Half of U.S. should get H1N1 vaccination: officials
By Matthew Bigg
ATLANTA (Reuters) - About half the U.S. population should get vaccinated against H1N1 influenza and pregnant women and healthcare workers should be at the front of the line, U.S. health advisers agreed on Wednesday.
Up to 160 million doses of flu vaccine will be available for the start of a vaccination campaign planned for mid-October. The Advisory Committee on Immunization Practices recommended that state and local health officials prepare to vaccinate as many as 160 million people.
Each person will likely need two flu vaccine doses and officials said it was not clear exactly how much vaccine would be available when.
"The main message is that it's half the population (who are the priority to be vaccinated). And it's the younger half of the population, as well as healthcare workers," Kathy Neuzil, the advisory committee's influenza work group chairwoman, said in an interview.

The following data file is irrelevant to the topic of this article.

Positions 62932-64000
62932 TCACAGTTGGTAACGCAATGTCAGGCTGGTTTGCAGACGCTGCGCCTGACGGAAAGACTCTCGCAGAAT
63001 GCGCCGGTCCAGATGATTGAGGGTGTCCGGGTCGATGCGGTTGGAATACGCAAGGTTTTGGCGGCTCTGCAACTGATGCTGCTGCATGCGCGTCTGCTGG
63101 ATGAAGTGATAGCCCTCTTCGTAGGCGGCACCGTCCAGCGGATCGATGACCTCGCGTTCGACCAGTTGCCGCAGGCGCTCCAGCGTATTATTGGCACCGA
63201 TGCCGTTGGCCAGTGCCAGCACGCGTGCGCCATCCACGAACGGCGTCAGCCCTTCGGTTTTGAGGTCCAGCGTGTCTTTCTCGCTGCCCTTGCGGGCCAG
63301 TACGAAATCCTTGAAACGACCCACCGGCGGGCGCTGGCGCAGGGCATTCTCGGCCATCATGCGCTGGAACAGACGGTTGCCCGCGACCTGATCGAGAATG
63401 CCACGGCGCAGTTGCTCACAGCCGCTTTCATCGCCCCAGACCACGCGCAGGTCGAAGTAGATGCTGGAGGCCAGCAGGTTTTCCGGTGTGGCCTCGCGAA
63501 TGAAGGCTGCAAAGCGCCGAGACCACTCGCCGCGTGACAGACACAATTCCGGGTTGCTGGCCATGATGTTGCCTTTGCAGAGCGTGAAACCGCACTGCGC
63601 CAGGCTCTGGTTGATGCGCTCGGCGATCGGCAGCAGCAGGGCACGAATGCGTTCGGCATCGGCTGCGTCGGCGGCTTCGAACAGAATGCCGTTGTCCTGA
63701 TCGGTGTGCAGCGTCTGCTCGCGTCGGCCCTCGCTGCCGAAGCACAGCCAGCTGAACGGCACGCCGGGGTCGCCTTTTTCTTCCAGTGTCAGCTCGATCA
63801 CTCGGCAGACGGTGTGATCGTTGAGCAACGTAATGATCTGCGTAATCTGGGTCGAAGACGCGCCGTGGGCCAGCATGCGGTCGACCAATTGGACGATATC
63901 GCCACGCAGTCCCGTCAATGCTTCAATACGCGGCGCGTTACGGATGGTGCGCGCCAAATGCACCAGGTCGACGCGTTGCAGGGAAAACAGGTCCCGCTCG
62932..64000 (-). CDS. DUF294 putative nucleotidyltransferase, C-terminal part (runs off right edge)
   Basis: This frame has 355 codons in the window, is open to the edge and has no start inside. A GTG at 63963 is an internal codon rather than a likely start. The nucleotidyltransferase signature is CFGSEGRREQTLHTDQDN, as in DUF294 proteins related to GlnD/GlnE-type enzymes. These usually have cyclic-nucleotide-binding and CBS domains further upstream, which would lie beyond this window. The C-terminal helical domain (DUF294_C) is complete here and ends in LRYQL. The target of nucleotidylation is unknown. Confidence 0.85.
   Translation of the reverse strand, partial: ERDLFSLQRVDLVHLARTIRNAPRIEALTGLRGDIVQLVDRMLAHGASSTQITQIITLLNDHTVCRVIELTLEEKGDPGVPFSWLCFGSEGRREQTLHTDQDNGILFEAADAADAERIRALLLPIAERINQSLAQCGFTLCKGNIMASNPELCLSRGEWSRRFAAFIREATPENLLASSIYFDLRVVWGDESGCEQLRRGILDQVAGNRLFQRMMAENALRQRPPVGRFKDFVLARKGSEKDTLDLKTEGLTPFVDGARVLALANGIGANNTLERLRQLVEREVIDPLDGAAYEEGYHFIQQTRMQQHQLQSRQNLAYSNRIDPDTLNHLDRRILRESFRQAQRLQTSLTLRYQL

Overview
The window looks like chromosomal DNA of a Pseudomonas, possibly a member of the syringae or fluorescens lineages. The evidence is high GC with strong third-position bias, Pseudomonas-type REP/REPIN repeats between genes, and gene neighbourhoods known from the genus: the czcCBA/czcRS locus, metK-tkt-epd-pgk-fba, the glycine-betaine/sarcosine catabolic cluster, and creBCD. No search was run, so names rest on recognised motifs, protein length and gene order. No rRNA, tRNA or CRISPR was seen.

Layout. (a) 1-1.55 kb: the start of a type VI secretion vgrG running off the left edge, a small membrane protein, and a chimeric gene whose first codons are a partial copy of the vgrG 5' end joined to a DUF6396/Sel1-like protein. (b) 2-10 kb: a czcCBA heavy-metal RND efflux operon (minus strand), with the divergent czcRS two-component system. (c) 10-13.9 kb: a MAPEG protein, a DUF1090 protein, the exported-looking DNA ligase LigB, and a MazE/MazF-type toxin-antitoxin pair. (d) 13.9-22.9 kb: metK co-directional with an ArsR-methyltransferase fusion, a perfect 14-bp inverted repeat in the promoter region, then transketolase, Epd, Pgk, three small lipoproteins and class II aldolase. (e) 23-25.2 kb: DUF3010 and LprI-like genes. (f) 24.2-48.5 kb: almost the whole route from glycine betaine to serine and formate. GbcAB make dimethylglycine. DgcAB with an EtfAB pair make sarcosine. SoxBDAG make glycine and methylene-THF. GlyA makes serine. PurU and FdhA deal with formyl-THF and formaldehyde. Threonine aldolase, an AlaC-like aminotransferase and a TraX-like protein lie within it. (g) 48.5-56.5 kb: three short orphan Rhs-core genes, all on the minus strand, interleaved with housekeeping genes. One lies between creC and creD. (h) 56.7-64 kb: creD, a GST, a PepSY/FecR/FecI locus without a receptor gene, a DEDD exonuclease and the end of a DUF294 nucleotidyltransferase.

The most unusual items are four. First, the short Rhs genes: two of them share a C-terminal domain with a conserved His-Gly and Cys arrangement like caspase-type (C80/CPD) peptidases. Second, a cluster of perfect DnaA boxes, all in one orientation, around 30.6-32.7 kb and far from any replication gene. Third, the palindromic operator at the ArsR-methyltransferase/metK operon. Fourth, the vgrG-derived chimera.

The group nearly unanimously accepted advice from the U.S. Centers for Disease Control and Prevention. The Health and Human Services Department almost always follow the advice of the committee.
The recommendations said pregnant women, people who care for babies, and healthcare workers should be the first protected against the virus -- a total of around 41 million people -- in the event that not enough vaccine is available.
Children between the ages of 6 months and four years were also included in that group. The vaccine was not recommended for infants under six months.
People at risk of serious complications from catching the flu should follow, including those with asthma, diabetes and heart disease -- and then healthy young adults aged 19 to 24, the panel said. Continued...